Discover the Adventure
The San Francisco Gold Rush

The San Francisco Gold Rush is a Fascinating Story!

San Francisco played an important role in the California Gold Rush and the subsequent development of the state of California. It was in San Francisco that Sam Brannan first announced the now famous gold discovery to the world at large. 

Barbary Coast Trail Plaque; © BrokenSphere/Wikimedia CommonsBarbary Coast Trail Plaque; © BrokenSphere/Wikimedia Commons

First he walked the streets of San Francisco, shouting for all to hear, "Gold! Gold! Gold from the American River!"

Then he published a story about the discovery in his San Francisco newspaper, the California Star, which sent word of the discovery around the world!

And when you start to explore the role that San Francisco played in California's Gold Rush, you'll discover two "outdoor museums" - as I like to call them - disguised as self-guided walking tours.

Read on to find out how you can find and follow these paths to experience San Francisco's historic gold rush sites.

The San Francisco Gold Rush and
the Barbary Coast Trail

San Francisco's infamous Barbary Coast was named after the coast of North Africa because of its resemblance to that continent's piratical and lawless activities.

Populated by gamblers, criminals,
prostitutes, and con artists, it almost surpassed its namesake for evil activities.

Most notable was the practice of
shanghaiing - the often violent kidnap of inebriated sailors to man outward bound ships.

Today there's an historical walking tour named in honor of the Barbary Coast. Along it you'll find 20 historic sites, 5 history museums, historic sailing ships, lively pubs, outdoor cafes, and sweeping views!

Here are some of the sites that date from the San Francisco Gold Rush days that you won't want to miss:

  • The Bank of Canton, though built in 1909, marks the spot where Samuel Brannan started the California Star, San Francisco's first newspaper and the one that first reported the discovery of gold in California.
  • Commercial and Montgomery Streets - they're less than a block from what was once the Yerba Buena/San Francisco shoreline before that part of the Bay was filled in with sunken ships and abandoned household goods left behind by those who had run off to the goldfields.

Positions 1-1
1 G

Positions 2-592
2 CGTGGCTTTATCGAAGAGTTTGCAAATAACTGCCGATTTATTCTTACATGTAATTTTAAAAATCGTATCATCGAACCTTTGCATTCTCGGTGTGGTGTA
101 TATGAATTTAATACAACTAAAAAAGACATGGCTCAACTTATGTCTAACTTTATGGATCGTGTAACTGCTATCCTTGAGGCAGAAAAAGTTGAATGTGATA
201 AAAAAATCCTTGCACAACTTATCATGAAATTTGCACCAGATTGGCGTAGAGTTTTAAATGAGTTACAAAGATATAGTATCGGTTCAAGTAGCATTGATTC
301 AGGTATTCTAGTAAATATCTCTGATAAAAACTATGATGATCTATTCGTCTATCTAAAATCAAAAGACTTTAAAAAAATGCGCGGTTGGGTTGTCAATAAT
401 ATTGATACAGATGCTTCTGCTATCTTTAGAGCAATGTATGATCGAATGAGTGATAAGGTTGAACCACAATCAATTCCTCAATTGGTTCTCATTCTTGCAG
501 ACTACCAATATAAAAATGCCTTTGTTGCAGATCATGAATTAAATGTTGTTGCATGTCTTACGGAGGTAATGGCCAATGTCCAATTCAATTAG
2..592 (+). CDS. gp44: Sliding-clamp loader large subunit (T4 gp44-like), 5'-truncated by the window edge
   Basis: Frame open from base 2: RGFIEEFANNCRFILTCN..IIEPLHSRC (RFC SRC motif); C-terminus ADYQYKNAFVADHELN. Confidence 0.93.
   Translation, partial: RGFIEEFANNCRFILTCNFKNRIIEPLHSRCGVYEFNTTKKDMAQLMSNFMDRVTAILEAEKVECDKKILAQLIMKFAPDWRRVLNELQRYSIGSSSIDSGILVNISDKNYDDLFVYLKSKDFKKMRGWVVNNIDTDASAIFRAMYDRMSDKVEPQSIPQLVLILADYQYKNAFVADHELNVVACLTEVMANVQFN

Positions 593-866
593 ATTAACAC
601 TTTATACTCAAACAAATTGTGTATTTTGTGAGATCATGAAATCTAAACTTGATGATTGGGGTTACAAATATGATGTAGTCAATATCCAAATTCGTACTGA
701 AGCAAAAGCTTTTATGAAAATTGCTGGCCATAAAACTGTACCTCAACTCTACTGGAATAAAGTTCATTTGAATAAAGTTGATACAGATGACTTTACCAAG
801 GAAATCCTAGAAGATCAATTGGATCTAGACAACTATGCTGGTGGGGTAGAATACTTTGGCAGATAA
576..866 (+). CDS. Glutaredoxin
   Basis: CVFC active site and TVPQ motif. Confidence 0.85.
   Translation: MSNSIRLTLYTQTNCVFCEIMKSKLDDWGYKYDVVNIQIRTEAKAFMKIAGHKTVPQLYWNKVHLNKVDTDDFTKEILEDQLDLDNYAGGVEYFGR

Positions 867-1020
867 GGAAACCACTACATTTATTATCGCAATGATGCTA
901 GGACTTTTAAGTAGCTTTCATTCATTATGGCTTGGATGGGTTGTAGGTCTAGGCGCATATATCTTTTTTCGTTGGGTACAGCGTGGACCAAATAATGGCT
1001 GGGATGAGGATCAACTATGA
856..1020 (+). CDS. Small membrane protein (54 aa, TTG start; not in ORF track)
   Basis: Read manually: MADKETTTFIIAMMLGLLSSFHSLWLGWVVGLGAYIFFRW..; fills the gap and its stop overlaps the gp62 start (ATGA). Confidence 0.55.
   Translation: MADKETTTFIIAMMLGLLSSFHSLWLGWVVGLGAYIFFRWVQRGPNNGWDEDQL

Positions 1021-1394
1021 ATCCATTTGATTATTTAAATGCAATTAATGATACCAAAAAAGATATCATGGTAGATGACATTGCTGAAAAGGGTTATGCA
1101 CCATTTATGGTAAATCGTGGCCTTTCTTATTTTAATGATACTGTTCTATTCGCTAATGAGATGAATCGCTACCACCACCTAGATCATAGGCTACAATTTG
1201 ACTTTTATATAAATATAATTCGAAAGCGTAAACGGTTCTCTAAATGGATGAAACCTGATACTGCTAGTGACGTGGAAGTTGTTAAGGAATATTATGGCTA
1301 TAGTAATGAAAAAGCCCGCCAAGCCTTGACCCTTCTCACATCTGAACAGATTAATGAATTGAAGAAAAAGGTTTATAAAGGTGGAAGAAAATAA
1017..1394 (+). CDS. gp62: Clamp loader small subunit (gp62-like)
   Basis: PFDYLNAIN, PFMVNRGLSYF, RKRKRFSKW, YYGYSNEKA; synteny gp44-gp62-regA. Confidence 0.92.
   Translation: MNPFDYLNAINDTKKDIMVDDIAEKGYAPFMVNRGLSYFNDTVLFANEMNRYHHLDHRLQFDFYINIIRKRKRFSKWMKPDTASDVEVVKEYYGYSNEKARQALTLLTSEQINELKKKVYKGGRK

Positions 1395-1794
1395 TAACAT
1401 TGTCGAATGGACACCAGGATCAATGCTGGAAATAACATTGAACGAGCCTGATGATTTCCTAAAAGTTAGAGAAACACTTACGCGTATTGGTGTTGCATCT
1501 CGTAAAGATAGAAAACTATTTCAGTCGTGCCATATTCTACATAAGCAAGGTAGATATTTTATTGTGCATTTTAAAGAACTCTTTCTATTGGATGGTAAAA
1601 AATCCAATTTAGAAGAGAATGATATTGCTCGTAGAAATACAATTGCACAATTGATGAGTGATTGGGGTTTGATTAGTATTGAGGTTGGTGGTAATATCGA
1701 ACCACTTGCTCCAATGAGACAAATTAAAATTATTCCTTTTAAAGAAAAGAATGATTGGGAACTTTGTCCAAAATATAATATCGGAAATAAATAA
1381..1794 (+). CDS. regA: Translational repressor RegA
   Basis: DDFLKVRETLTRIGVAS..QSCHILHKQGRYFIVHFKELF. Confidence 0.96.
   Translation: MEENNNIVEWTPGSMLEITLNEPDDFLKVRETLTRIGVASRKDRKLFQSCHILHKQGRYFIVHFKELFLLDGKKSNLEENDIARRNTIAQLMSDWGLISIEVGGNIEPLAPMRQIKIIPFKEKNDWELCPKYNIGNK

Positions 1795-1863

• Jackson Square is surrounded by some of San Francisco's earliest architecture, lined as it is by Barbary Coast-era buildings. Before the Gold Rush and the filling in of parts of the Bay, this site was under water!
  • The Old Barbary Coast was the largest West Coast port back in the day - this is another site that marks the old shoreline.

The Barbary Coast Trail begins at the Old U.S. Mint building in downtown San Francisco, is just under four miles long, and is marked with 170 bronze medallions to point you in the right direction.

Follow the San Francisco Gold Rush Trail

Tadich Grill; by Suzi RosenbergTadich Grill; by Suzi Rosenberg

The San Francisco Gold Rush Trail is a self-guided tour sponsored by The Gold Rush Trail Foundation and outlines 49 - a very significant number in Northern California history - historic sites.

It's conveniently divided into six smaller walks with sites of interest that are grouped by location.

Of special interest to those of us who are interested in walking in the footsteps of the 49ers and tracing the San Francisco Gold Rush:

  • The original 1850 shoreline is marked by a sidewalk plaque near the bronze sculpture entitled The Mechanics, which is at the foot of Bush Street in the Commercial District.
  • At 240 California Street you'll find Tadich Grill, the oldest restaurant - not only in San Francisco but in all of the West. It's been in continuous operation in one form or another since 1849 when it was a coffee stand! An Old San Francisco icon, it's a great place to eat - excellent food, friendly service, and huge portions! The waiters are dressed in white coats and black pants, and their menus are dated and printed daily, so you know the specials are fresh!
  • The New World Market, San Francisco's original Produce District, stood near the current Embarcadero Center on Commercial and Leidesdorff Streets.
  • In the Embarcadero District, a sidewalk plaque at Folsom and Steuart commemorates Sam Brannan's cry of "Gold! Gold! Gold from the American River!"
  • The former site of the 1848 home of Yerba Buena's Alcalde - or Mayor - is now occupied by the Bank of America's International Headquarters building in the Financial District.
  • The Wells Fargo Museum at California and Montgomery Streets has a collection of memorabilia and is free to the public.
  • The Money of the American West Museum is within the Union Bank of California's basement. Among other Gold Rush-era artifacts, you'll find a cache of gold nuggets - in case you ever wondered what one should look for.
  • The Levi Strauss Factory and Museum, at 250 Valencia Street in the Jackson Square District documents Levi's story of rags to riches - the pants he and his partner made resulted from his observations that the wool or linen pants of the day couldn't withstand the rigors of prospecting for gold, and soon became rags.

To learn more about the California Gold Rush and it's historic sites, follow the links in the Right-hand Column.

To explore more of The City by the Bay while you're in town, be sure to take a look at these pages:

Please continue your exploration of what Northern California has to offer by using the Nav Bars in the left and right columns or by using the links at the bottom of the page.

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